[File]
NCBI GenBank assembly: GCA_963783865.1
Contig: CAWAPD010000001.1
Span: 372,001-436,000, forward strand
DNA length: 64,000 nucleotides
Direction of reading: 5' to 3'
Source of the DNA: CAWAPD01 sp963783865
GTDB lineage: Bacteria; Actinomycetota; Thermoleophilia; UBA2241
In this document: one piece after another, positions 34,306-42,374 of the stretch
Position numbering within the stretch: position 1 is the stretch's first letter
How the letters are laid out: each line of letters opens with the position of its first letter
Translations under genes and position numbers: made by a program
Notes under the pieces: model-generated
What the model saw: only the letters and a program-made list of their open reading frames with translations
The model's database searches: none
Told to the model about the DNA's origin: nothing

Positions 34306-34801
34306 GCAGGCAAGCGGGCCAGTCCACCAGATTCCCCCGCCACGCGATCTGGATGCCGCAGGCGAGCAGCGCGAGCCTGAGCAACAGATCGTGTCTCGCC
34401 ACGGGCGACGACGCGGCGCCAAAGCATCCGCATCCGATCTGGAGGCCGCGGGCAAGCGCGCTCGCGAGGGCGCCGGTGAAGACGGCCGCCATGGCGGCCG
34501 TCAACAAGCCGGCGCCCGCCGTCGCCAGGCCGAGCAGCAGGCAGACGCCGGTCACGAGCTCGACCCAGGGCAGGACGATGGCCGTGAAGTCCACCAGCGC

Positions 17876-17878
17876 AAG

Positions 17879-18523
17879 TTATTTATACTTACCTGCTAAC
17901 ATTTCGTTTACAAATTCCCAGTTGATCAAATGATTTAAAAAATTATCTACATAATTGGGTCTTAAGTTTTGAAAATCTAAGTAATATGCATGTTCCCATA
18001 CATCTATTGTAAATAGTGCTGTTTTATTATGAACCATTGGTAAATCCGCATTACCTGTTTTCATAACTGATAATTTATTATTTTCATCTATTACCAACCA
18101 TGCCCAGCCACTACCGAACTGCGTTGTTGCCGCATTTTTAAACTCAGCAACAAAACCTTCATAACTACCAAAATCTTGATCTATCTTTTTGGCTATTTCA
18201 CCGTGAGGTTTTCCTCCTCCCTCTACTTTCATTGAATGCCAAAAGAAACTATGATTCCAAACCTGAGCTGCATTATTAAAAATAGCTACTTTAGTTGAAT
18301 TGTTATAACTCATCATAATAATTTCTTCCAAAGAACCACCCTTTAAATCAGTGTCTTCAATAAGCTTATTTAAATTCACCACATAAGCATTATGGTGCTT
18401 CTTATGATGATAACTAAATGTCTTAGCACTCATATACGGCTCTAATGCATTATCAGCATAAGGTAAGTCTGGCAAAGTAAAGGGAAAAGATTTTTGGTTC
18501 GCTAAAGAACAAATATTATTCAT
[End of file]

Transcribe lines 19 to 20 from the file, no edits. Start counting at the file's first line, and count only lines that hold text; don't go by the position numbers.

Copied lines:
34501 TCAACAAGCCGGCGCCCGCCGTCGCCAGGCCGAGCAGCAGGCAGACGCCGGTCACGAGCTCGACCCAGGGCAGGACGATGGCCGTGAAGTCCACCAGCGC

Positions 17876-17878